Okay, yes, most of the scene is still dominated by burgers and pulled pork. But the mobile food market isn’t all about catering to rabid carnivores, and multiculturalism is one of the biggest influences shaping its future. The newest addition to the German scene: Taiwan! If your first thought was “Asian food? Been there, done that,” you need to (yes, NEED to) try a gua bao burger. Turbobao in Munich is a great place to start.

Next stop: Israel! Hummus, check. Falafel, check. And between them, a whole world of fantastic spices and flavors just waiting to be discovered. Levantine cuisine is definitely one of the hottest food trends around. It’s got something for everyone, whether you’re a meat lover or a strict vegan.

Speaking of vegans: Hamburg’s own Vincent Vegan is a food truck and catering service that will have just about anyone convinced that plant-based eating can be unbelievably creative and cool. The whole thing has a pointedly chill vibe, with just enough rock-n-roll that it comes off as charming, not obnoxious.

But at the end of the day, there’s no place like home, right? After all those new and exotic dishes, let’s head into more familiar waters. Here are a few of the best food trucks in Germany serving up food like Grandma used to make: Erna & Co in Stuttgart does traditional Swabian cuisine – Maultaschen (pasta pockets) to go, please! Die Dollen Knollen are celebrating the good old Kartoffelpuffer (potato pancake) in Berlin. And at nearby Heißer Hobel, they’re churning out delicious spaetzle (Swabian noodles) like there’s no tomorrow.


One major secret to food truck success is the community of hungry trendhunters surrounding it. To help them connect with their “groupies”, several truck owners came up with a special app dedicated to food trucks in Germany. The app lets would-be customers know which burgers, bowls, and burritos are going to be in their area when. In California, the creators of Roaming Hunger have taken that idea one step further: Street food fans can use it not only to track down their favorite trucks, but also to find catering for their weddings, birthdays or company parties.

Meanwhile, in Luxembourg, a seventeen-year-old high schooler got tired of waiting around for the next street food festival, so he created Snack-Track, which displays location information for every snackmobile in the Grand Duchy… and in four languages, no less. Devotees of Stockholm’s growing street food scene can turn to Streetkäk for real-time tracking info on local trucks. It also includes current special offers, menus, and photos. The apps are a boon to food truck owners themselves as well: they can add themselves to the trackers for free, and it’s a great way to boost their own visibility – win-win!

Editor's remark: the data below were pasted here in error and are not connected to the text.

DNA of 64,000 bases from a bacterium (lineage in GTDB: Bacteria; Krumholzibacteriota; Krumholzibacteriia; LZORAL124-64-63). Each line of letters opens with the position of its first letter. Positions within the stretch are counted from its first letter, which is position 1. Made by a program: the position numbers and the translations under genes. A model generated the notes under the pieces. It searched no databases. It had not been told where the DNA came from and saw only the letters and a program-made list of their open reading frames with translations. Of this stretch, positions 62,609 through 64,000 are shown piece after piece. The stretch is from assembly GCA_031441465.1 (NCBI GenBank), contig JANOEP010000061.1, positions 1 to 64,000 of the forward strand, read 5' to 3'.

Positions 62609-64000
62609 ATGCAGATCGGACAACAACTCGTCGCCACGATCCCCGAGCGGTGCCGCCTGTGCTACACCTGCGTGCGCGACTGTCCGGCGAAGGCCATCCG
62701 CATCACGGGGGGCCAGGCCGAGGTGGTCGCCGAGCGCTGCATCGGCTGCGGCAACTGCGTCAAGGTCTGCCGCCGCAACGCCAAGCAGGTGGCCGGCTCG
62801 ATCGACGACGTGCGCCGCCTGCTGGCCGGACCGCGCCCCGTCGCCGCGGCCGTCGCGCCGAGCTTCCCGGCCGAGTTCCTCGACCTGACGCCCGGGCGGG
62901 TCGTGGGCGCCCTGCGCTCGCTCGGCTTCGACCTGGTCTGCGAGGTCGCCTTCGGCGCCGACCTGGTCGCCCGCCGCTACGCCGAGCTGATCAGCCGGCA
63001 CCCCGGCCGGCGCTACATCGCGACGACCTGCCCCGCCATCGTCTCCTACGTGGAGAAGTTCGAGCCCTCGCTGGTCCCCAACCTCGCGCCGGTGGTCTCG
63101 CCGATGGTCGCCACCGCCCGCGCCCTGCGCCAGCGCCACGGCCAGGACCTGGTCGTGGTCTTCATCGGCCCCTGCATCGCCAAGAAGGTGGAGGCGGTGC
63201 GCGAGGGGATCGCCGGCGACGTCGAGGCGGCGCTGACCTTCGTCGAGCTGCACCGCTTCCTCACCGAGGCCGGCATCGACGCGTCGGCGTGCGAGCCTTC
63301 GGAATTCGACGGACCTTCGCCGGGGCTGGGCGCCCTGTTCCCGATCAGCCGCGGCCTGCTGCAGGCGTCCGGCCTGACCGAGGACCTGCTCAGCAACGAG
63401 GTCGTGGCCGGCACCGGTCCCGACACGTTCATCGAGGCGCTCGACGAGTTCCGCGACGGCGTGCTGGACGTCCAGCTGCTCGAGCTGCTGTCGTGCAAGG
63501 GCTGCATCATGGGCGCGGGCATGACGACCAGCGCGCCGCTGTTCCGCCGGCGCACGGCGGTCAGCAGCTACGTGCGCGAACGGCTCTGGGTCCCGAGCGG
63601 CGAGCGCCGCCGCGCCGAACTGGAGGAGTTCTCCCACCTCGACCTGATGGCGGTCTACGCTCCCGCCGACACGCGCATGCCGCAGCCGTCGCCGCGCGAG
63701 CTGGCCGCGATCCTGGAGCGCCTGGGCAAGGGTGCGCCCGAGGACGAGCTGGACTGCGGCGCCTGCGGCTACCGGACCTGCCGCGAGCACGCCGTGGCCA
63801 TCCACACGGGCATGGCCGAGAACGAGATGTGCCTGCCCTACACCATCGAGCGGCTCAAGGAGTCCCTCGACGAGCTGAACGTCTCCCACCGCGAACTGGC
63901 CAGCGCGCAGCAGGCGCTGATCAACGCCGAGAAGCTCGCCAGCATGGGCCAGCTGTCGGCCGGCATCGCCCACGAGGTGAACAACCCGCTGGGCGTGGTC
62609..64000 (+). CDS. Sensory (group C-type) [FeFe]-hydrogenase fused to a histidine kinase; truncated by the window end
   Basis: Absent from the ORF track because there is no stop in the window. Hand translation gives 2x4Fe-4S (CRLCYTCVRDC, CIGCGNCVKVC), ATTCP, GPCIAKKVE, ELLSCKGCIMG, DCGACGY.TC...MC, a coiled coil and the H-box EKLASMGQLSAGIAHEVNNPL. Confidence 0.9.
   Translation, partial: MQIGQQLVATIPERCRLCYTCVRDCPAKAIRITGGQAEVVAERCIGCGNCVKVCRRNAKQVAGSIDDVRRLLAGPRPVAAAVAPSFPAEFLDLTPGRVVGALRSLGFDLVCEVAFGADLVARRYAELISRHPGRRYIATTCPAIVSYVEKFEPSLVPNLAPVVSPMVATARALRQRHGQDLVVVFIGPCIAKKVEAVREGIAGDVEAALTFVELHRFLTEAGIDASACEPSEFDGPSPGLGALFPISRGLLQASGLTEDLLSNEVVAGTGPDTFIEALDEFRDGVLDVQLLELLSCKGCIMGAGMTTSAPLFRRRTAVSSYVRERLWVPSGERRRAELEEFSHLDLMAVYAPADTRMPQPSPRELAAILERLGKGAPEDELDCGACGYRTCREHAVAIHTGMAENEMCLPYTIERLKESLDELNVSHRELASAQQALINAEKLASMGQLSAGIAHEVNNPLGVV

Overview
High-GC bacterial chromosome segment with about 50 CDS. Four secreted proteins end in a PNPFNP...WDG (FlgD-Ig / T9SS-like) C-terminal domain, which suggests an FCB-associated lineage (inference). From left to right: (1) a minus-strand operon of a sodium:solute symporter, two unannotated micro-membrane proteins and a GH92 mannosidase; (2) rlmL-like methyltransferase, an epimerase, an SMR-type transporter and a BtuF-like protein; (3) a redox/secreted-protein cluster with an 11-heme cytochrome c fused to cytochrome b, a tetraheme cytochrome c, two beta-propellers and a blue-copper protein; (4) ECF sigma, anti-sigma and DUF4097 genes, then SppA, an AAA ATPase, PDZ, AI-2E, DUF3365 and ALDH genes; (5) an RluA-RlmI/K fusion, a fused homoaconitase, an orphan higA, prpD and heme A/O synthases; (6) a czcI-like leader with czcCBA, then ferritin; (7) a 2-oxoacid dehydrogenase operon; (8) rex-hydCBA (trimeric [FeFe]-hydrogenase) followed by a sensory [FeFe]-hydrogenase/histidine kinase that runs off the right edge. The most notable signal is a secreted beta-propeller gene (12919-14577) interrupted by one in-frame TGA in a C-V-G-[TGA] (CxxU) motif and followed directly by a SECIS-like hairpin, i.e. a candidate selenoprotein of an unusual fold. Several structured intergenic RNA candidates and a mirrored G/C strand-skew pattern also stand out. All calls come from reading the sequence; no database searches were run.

Fast, but not furious – why food trucks aren’t a threat to restaurants

With all the hype around mobile meals, you might be wondering whether the rest of the gastronomy scene can keep up. But are traditional restaurants and food trucks actually comparable? And should we even be trying to compare the two?

Inside of food truck technology

After all, food trucks represent an exciting new expansion option for restaurants, as well as a way of testing new creations and concepts. They’re flexible, relatively cheap, and extremely efficient.

One of the best examples is Sanguchon, the Peruvian food truck Carlos Altamirano runs in San Francisco alongside his Michelin-starred restaurant. The truck serves hearty sandwiches with a variety of Peruvian-inspired toppings. It’s a hit with the locals, and it gives Altamirano another jewel in the crown of his culinary empire.

Direct contact with customers is an invaluable asset when it comes to new customer acquisition. Presence at markets and street food festivals increases brand awareness: once customers have ventured into new culinary territory, they’ll want more, and they might just end up discovering their new favorite brick-and-mortar place. Welcome to the modern gastronomy world! Beyond that, concepts like catering and delivery service can represent attractive ways of drawing additional business.

So many investing in a food truck isn’t such a crazy idea after all? Matt Geller, President of the National Food Truck Association, has some advice for would-be chefs on wheels:

“I always tell people: If you want to start a food truck business just to own a food truck, don’t do it. But if you want to start a food truck to grow a brand, then have that plan ready at launch.”